Celebrating the Special Olympics


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This article was published 06/05/2019 (1372 days ago), so information in it may no longer be current.

Those who know me well know that I have been involved with Special Olympics Manitoba for several years.

My kids Tommy and Victoria have volunteered for the organization and I remain a member of their honorary board. I am also happy every year to help advance the Special Olympics cause as a Member of the Legislative Assembly.

After 19 years as the MLA for Tuxedo, I can proudly say that one of my greatest achievements was the introduction and unanimous passage of Bill 209, The Special Olympics Awareness Week Act.

Supplied photo Each year, MLAs celebrate Special Olympics Awareness Week alongside SO staff, volunteers, coaches and athletes for lunch and a game of bocce ball on the legislative grounds.

This legislation made a simple but important change in our province by legislating that every year the second week of June would be known as Special Olympics Awareness Week in Manitoba.

Six years since the passage of Bill 209, Special Olympics Awareness Week has become an important opportunity for Special Olympics Manitoba to raise funds and increase awareness about its incredible programming for people with intellectual disabilities. 

Each year, it has become customary for MLAs to celebrate the week by joining president and chief executive officer Jennifer Campbell, along with staff, volunteers, coaches and athletes for lunch and a game of bocce ball on the legislative grounds. I have had the pleasure of meeting some of my own constituents that are involved with Special Olympics at this event.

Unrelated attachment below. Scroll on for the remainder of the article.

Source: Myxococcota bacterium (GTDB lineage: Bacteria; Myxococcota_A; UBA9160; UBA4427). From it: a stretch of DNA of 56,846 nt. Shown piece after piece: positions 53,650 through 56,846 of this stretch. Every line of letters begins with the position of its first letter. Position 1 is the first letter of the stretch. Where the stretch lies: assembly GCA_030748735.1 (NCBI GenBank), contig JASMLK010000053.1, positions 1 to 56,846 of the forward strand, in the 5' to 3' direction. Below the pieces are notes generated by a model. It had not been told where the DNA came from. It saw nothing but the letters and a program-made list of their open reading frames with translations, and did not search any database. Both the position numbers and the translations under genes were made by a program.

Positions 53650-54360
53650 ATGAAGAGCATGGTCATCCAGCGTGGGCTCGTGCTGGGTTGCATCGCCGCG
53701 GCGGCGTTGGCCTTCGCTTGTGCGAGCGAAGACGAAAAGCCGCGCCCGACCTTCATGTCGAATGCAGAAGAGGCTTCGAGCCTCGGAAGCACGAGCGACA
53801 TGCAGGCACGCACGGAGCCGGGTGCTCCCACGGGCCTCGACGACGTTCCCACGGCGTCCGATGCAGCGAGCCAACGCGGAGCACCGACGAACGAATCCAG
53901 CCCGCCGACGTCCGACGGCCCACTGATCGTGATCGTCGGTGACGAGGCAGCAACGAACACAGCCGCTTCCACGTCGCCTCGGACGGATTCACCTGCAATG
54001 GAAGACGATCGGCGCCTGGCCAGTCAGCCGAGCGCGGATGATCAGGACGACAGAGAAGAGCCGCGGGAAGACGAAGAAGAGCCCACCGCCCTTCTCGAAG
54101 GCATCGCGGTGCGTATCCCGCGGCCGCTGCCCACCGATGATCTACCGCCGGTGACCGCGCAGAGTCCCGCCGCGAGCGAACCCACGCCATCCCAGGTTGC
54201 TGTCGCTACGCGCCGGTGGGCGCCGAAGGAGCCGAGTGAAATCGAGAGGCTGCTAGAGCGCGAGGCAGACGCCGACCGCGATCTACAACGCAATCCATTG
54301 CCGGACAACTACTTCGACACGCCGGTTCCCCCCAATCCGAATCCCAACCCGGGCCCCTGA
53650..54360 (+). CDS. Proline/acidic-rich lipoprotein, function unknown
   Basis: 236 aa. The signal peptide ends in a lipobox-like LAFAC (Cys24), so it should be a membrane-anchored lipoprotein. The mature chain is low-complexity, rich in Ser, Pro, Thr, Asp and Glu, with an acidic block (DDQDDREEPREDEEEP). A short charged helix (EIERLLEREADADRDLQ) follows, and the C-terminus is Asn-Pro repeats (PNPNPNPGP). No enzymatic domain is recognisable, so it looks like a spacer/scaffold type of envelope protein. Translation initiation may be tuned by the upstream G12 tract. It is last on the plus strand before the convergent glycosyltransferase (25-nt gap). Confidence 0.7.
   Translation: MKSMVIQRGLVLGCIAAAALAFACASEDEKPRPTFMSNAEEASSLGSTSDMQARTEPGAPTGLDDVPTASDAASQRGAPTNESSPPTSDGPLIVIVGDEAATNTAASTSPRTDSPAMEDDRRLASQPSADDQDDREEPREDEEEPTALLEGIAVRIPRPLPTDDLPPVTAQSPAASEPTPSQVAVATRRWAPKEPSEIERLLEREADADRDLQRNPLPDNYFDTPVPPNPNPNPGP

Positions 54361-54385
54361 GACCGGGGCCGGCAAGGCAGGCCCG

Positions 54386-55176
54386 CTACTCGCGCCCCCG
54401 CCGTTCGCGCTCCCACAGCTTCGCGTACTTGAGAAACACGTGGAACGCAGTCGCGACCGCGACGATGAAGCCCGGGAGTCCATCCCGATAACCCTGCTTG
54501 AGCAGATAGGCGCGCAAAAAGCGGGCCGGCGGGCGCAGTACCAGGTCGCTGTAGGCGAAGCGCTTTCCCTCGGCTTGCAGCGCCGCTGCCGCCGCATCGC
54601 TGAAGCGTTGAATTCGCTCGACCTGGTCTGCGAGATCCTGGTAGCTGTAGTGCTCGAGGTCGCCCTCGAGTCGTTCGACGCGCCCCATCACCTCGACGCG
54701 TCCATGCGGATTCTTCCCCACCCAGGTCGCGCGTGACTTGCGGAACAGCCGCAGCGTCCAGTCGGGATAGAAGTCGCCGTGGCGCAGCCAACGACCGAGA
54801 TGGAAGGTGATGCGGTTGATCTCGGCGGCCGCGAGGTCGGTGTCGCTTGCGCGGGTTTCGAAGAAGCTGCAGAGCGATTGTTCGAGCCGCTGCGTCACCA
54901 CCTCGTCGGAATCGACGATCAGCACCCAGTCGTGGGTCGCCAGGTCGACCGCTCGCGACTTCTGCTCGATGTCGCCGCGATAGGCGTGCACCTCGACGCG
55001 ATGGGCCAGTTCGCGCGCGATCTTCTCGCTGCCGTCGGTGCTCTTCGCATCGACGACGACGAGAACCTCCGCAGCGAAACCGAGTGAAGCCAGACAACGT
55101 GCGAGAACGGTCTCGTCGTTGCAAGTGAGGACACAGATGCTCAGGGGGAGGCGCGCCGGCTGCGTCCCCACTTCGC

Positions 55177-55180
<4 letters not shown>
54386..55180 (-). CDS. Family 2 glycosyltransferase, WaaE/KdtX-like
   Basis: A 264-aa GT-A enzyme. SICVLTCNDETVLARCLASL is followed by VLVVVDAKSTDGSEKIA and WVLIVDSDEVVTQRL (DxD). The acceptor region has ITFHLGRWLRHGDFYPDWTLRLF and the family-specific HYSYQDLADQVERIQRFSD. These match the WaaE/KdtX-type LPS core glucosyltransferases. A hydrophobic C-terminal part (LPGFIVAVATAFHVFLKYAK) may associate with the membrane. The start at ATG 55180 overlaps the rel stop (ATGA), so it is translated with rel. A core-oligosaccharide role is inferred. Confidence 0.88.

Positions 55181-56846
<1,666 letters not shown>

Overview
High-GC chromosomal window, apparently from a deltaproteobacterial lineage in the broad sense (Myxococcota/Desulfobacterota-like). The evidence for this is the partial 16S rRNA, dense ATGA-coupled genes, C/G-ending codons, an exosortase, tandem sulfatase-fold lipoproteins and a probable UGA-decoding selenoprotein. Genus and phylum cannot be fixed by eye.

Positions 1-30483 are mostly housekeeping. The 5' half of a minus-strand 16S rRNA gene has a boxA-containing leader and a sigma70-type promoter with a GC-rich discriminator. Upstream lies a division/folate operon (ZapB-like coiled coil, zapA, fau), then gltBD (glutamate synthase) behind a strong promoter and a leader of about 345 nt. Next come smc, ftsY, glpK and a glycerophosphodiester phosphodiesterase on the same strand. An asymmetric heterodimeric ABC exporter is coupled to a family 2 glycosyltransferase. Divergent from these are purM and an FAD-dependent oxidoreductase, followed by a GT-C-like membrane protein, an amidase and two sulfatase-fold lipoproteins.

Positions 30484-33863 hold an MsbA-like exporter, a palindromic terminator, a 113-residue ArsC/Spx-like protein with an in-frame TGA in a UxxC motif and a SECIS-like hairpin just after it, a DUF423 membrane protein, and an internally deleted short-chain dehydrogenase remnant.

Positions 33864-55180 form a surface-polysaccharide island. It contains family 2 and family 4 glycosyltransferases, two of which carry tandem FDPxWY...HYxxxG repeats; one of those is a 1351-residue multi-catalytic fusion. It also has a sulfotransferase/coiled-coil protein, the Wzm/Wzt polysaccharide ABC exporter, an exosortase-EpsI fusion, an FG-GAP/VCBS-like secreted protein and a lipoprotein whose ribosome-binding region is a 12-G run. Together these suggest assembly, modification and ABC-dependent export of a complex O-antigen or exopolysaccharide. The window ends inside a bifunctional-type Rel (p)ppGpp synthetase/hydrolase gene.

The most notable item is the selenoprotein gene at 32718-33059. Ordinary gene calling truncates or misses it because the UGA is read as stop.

Special Olympics Manitoba now has 161 different programs for 18 different sports throughout seven regions of Manitoba, extending as far north as Thompson. There are now over 1,700 athletes, over 550 coaches, and over 1,200 volunteers participating in these programs.

The commitment and dedication of all those involved in this organization was especially important as the International Special Olympics movement celebrated its 50th anniversary on July 21 last year, known as the Global Day of Inclusion.

The anniversary marked a turning point for the Special Olympics movement. According to the Special O website, Special Olympics moved “from an organization for people with intellectual disabilities to a social inclusion movement led by Special Olympics athletes.”

We all know that people with intellectual disabilities still face stigma, neglect, and marginalization in our society.

Special Olympics has done incredible work eliminating those barriers, but it’s time for us all to step up and ensure that people with intellectual disabilities feel included in our lives and in our society.

One of the mottos of Special Olympics Manitoba is to Accept With No Exception.

I hope that all Manitobans will join me in supporting our athletes and all people with intellectual disabilities during Special Olympics Awareness Week June 9 through 15 and throughout the year!

For more information as to how you can help Special Olympics and participate in Special Olympics Awareness Week, please visit www.specialolympics.mb.ca

Heather Stefanson

Heather Stefanson
Tuxedo constituency report

Heather Stefanson is the PC MLA for Tuxedo and the premier of Manitoba.

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